SEO Myths Revisited: A Little Knowledge Is a Dangerous Thing

Feb. 21, 2014
We have said it before, and we are about to say it again. Even though SEO is one of the most important elements of Internet marketing, it's also one of the most misunderstood.

By Glenn Lombardi

We have said it before, and we are about to say it again. Even though SEO is one of the most important elements of Internet marketing, it's also one of the most misunderstood. Last month, we tried to help clear some of the fog surrounding the subject by taking a look at some commonly held SEO misconceptions.

As the famous saying goes, "A little knowledge is a dangerous thing." Depending on who you ask, "dangerous" can either mean "surprisingly effective" or "potentially disastrous." Oddly enough, when it comes to SEO, both interpretations work. A little basic, in-house SEO can be surprisingly effective. But without true dedication and in-depth expertise, the home-brew approach can hold just as many pitfalls as paths to success.

But let's start with the upbeat stuff. Here are a few more brief and basic SEO misconceptions from the Officite Search Team:

1. One size fits all.

Because every practice is unique, SEO does not, and will probably never come in a box. Your practice's location, specialties, and competition make an enormous difference in determining the strategy with the most potential for success. A practice in downtown Chicago, for example, will require a completely different plan of action than a practice in rural Illinois. Having an appropriate plan allows you to be sure that you are not paying for services you do not need, and even more importantly, that you are not skimping on additional efforts that your location necessitates.

2. One trick takes care of everything.

Many smart people seem to think that SEO consists only of keyword stuffing and link building, and that doing one or both of these will work regardless of other efforts. These efforts are basic SEO competencies, and though they do apply to most programs, be wary of the assumption that stuffing your meta descriptions with keywords is the one trick you need for success. There is much more to the process. In fact, recent algorithm updates are beginning to place more emphasis on content than on keywords alone.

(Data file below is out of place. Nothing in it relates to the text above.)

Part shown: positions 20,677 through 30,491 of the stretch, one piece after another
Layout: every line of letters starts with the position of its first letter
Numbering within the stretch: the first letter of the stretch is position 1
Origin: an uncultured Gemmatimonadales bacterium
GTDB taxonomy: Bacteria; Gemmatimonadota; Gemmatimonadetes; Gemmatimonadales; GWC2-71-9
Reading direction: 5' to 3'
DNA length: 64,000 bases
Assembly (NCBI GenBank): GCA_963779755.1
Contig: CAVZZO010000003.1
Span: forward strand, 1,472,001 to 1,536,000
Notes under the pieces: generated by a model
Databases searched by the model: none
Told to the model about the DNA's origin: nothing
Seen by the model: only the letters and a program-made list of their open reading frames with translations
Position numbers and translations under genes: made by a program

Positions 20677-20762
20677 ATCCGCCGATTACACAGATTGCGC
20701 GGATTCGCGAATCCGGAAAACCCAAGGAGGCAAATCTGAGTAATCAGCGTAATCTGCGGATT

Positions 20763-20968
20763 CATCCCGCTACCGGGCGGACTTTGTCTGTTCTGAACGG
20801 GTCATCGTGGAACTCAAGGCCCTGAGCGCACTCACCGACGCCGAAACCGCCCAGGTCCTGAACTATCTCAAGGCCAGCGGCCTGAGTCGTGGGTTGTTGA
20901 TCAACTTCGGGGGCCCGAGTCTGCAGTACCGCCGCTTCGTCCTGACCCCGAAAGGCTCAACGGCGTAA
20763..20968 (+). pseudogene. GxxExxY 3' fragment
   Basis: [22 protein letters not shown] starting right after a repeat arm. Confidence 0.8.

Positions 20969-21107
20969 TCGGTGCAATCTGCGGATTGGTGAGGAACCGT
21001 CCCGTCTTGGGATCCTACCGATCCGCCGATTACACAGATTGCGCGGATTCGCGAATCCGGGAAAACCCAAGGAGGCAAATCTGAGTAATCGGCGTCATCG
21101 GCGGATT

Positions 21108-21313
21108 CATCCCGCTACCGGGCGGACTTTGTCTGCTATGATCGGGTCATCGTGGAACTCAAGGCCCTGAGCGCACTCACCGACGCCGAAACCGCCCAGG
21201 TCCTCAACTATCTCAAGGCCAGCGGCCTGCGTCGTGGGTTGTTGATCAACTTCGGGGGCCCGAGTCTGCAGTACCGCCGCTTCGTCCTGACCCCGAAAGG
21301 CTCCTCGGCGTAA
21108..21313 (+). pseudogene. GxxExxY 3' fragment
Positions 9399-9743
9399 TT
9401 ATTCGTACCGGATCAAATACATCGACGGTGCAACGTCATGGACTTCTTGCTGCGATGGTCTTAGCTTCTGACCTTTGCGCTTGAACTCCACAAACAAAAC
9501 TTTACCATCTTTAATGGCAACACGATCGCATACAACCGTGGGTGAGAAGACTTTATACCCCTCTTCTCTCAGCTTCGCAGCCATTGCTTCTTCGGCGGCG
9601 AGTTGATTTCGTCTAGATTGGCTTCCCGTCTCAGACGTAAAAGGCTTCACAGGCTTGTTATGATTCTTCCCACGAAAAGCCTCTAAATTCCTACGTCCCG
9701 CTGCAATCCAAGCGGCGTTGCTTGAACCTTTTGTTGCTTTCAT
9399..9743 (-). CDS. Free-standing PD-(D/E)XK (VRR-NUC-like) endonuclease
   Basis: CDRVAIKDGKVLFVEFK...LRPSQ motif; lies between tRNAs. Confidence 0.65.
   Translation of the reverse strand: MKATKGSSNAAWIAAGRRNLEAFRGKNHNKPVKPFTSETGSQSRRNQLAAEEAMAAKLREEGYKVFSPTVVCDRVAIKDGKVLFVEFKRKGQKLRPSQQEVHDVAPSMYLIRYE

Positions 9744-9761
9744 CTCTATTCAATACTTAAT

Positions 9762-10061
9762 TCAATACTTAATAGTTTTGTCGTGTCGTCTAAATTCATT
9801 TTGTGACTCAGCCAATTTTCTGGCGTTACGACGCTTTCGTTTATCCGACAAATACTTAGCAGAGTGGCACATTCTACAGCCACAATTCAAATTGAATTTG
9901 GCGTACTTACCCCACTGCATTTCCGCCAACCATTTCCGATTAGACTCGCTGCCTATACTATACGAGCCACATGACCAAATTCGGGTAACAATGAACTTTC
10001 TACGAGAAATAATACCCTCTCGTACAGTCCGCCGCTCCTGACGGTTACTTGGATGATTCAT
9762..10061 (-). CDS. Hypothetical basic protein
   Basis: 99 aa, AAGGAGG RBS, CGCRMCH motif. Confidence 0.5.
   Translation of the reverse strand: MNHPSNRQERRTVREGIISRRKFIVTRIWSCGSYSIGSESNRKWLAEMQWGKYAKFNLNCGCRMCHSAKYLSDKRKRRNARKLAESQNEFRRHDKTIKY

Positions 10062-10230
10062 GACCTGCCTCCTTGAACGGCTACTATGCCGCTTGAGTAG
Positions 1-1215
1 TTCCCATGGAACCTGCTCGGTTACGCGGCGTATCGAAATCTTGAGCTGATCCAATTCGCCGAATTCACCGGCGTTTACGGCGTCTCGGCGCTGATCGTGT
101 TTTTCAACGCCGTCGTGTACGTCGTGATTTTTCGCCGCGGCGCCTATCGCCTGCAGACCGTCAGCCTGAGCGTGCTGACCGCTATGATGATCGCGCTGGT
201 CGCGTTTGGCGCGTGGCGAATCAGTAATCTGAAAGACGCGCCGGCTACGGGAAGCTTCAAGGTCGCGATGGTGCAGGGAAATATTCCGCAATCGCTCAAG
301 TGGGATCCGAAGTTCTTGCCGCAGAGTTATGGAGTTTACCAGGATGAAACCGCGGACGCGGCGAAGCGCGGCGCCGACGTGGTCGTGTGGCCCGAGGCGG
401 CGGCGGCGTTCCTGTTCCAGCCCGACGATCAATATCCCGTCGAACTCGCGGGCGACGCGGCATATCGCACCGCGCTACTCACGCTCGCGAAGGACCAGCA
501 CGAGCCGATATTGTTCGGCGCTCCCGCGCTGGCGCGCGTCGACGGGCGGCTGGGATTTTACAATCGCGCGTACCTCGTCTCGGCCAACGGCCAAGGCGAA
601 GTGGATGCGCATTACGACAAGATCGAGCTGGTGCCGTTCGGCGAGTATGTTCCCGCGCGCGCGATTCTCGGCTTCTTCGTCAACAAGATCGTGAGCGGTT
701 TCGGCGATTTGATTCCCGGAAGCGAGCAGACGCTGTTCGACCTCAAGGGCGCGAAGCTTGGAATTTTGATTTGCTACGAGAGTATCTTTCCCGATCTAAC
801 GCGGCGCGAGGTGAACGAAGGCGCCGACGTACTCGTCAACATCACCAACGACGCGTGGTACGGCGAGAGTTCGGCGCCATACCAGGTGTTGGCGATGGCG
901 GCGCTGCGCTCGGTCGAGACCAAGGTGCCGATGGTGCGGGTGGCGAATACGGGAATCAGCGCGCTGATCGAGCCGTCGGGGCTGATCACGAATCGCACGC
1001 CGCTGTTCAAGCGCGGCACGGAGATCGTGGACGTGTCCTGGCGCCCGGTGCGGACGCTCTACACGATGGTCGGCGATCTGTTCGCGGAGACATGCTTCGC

3. With content, quantity comes first.

Again, this misconception is partially rooted in truth. Your site does need a wealth of content. But if your content is subpar, it can actually hurt your ranking rather than help it. Content cannot be useless "fluff"; it needs to serve a purpose for the consumer. Quality is just as important as quantity. Additionally, the age of your content is one of the key benchmarks Google uses to determine relevancy. Keeping your content continually updated with strategies, such as blogging, helps to keep things fresh, and search engines love fresh.

These tips are all worth knowing. But ultimately, SEO is not a part-time effort. With a practice to run and patients that deserve your full attention, it's simply too much to do (well) on the side. These tips might best be used as questions to ask in your search for a professional search team. A true SEO professional will not only know these things, but see them as absolutely bare-bones competencies not much more complex than basic reading and writing.

The fact is SEO is constantly changing. Unless you have real SEO professionals in-house, skills your staff learned just a year ago can be catastrophically outdated. The algorithms used by search engines, particularly by the pack-leading Google, change at a head-spinning rate.

At the time of this article's writing (late November 2013), the algorithm has changed 15 times this year. Some of these updates were minor, but some, like the "Hummingbird" update, are not small changes such as a new paint job. They are complete engine overhauls. This means tactics that produced results a year ago can actually be harmful today.

SEO professionals keep up with these changes as part of their job. It's the equivalent of having to take continuing education courses at a rate of more than one per month. These are courses where, surprisingly often, they are forced to completely redesign their technique to fit the latest changes.

Being proactive and staying on the cutting edge of the field are central to performance, and that's part of what makes the profession so time-consuming. So if you are serious about SEO, be sure you are willing to take the time the field demands. If you are not, do not hesitate to give the pros a call.

Glenn Lombardi is president of Officite, a leading provider of dental websites and Internet marketing strategies, including social media, search marketing, reputation management, and mobile websites. Officite has built thousands of websites that have generated more than a half million new patient appointment requests since 2002. For more information, visit or call (800) 908-2483.

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